A great, non-digital example of reinventing the core is the global beer brewery Carlsberg, which has effectively moved into both the artisanal and alcohol-free beer markets in addition to their traditional beers.
However, growing your core business is just one way to create value. The second and equally important bucket is the new growth engine bucket.
This essentially means creating new sources of revenue for your business by creating/moving into entirely new products or services (like Amazon’s AWS business).
There are a multitude of great articles and inspiration videos on creating new growth engines and too many . See e.g., this Harvard Business Review article for a discussion on growth engines or this McKinsey article for tips on actually incorporating a growth strategy in your overall process.
The final piece of a business level strategy is creating a strategy document that effectively summarizes the BU strategy and allows it to be easily communicated to both employees and across the rest of the organization.
Irrespective of the framework you have chosen to follow, developing a strategy document entails addressing five fundamental questions:
Examples of what a strategy-on-a-page can look like from our Business Strategy template
For most businesses, strategy essentially means focus – aligning their business model with customer value, competitive differentiation, and improving return on investment. Crafting a strategy often involves deciding what activities to forgo in order to allocate resources to more impactful initiatives. This process also highlights strengths and weaknesses within the business model. By concentrating on specific customer segments and aligning various components, companies can tap into their growth potential.
The third and final level of strategy is functional strategy. Functions in an organization typically refer to the teams that are organized around a specific operational element of the business, or individuals in multi-function teams that have specific roles.
You can think of functions as both support functions that run across an organization, e.g., HR, procurement, technical infrastructure, and as functions related to the specific parts of the value chain, e.g., sales, marketing, customer service.
Taken together, the collaborative work of the functions are what produce and deliver the value proposition and go-to-market.
The goal of a functional strategy is to best support and enable each business unit within the organization to achieve their strategic potential, while making sure the overall portfolio prioritization is adhered to.
Put simply, your functional strategy level is the strategy that guides the daily efforts of your employees and ensures your organization stays on the right path. Without well-defined functional strategies, your organization can quickly lose momentum and become stagnant while competitors forge ahead.
For larger organizations, it becomes crucial to consider how different functions can contribute to growth and collaborate effectively while adhering to the corporate strategy. Each function or department, including marketing, finance, IT, and operations, has its own set of goals and responsibilities. Establishing visible functional strategies that are consistent and align with the overarching corporate strategy significantly increases the likelihood of success.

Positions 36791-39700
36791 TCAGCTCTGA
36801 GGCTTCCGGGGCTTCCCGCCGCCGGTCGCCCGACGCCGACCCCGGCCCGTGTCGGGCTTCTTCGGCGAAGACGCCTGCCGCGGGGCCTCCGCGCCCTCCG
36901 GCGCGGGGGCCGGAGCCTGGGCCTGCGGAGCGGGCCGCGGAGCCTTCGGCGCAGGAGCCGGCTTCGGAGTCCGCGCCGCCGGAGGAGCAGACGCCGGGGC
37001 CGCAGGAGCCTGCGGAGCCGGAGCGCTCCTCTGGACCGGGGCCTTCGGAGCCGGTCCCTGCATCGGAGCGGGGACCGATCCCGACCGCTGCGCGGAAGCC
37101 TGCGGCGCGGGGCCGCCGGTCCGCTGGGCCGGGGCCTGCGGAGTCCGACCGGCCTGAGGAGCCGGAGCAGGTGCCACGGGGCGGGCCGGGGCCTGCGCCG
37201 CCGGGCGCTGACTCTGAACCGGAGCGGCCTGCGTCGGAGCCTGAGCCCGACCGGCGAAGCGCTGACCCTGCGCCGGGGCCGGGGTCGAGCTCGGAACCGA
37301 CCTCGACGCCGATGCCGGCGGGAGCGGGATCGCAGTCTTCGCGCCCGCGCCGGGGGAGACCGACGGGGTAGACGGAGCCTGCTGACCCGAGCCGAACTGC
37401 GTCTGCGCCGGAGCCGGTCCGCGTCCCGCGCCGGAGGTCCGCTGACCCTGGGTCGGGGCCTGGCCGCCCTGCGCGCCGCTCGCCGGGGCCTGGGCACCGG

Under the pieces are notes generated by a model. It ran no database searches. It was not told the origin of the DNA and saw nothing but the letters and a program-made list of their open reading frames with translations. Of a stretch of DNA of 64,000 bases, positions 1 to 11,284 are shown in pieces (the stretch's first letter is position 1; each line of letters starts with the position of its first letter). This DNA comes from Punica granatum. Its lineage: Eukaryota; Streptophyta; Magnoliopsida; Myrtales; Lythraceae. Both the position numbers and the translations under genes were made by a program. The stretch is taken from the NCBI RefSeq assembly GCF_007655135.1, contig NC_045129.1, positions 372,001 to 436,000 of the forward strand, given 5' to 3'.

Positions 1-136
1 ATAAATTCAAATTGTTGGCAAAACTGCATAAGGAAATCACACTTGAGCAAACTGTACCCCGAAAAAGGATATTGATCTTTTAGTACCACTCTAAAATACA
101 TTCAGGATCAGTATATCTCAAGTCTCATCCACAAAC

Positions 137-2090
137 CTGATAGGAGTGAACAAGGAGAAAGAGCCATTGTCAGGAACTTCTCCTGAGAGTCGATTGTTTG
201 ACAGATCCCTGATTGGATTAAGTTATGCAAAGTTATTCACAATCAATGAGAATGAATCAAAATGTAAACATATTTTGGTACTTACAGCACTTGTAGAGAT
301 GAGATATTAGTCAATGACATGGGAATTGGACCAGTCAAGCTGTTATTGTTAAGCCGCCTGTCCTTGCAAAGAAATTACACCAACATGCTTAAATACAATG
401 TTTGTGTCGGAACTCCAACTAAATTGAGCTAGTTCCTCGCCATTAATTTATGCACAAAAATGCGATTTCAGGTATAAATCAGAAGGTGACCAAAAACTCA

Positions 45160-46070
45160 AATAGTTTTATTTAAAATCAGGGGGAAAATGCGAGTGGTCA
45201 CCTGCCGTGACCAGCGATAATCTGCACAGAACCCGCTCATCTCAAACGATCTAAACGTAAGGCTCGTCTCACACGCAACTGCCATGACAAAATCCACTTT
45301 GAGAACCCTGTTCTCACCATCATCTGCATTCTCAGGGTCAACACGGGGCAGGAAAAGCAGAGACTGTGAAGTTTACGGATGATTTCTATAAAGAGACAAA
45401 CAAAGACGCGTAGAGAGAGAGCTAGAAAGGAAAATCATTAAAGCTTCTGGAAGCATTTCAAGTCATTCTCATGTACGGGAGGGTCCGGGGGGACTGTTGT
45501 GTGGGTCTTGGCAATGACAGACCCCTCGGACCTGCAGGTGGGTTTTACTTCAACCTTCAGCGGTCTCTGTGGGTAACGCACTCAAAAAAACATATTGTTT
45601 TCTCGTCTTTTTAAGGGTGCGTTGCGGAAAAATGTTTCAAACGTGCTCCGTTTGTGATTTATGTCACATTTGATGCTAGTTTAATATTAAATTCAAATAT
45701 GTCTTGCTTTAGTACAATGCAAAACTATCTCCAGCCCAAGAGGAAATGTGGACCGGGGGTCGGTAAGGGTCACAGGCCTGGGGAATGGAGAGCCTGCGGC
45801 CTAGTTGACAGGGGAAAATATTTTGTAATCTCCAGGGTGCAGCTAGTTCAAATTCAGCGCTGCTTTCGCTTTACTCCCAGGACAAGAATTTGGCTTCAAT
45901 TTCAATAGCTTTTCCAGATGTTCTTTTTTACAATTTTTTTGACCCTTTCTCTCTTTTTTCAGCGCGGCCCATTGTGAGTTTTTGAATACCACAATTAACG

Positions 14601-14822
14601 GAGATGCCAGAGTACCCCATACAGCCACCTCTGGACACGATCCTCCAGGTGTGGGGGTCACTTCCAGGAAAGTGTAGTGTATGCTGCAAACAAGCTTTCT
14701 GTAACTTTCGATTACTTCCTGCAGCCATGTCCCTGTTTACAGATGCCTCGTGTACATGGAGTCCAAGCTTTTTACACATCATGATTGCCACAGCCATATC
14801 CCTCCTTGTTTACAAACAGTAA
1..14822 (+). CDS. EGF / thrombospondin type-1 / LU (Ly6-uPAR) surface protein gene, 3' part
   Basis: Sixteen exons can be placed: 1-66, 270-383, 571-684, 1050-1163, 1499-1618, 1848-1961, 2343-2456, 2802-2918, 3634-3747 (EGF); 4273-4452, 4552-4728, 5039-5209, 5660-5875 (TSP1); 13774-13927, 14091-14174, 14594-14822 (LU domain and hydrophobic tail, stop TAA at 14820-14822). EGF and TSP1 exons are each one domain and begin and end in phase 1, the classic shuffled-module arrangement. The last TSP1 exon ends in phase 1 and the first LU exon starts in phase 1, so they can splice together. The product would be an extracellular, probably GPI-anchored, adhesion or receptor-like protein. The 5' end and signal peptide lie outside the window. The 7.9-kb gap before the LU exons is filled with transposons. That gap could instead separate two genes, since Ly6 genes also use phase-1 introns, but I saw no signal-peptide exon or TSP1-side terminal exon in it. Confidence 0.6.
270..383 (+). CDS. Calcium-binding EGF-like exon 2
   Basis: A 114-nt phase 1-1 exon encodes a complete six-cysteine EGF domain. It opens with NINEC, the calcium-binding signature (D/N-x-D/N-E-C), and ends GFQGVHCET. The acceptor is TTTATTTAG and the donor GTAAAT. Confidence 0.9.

Depending on the way your organization and business units are structured, the functional level strategy is sometimes closer to a tactical day-to-day plan (focused on execution rather than direction-setting). Regardless of whether this is the case, is it still important to have a systematic planning process in place for functional strategies to make sure the entire organization is aligned and consistent across strategic ambition, governance, and KPIs.
Depending on how your company is organized, examples of functional strategies could be:
These are just a handful of examples. Others could be strategies around distribution, sales, partnering or more. It all depends on how big and decentralized your particular organization is set up.
If you don’t have specific functional strategies due to size or structure, then they’ll often be implicit in the business level strategy and the individual functional teams will have KPIs and tactical plans related to the business unit strategy.
Corporate strategy is about your portfolio as a whole, deciding which businesses to be in, how to allocate capital, and how shareholders are rewarded.
Business unit strategy is the classic business model strategy of creating and maintaining a competitive advantage in your specific market. As mentioned, depending on the size of the organization, corporate and business unit strategy may be one and the same.
And finally, functional strategy is the operating level of the organization. Here the strategies are centered around how to best support and enable each business within the portfolio to achieve their strategic potential as outlined in the overall portfolio prioritization.
Building and executing a succesful strategy requires you to make sure all three levels of strategy are aligned and work in tandem. You may not necessarily need each business unit strategy to be mutually exclusive or for business units to have completely different markets etc. (in fact, sometimes you may want to run somewhat competing businesses to both run and reinvent your overall competitive advantage at the same time), but you do want to make sure that both your corporate strategy and functional strategies don’t undermine the efforts of the business unit strategies that are closest to customers and bring in revenues to the organization.
By creating consistent strategies on all three levels you’ll be able to better gain and sustain your overall competitive position and future-proof your organization.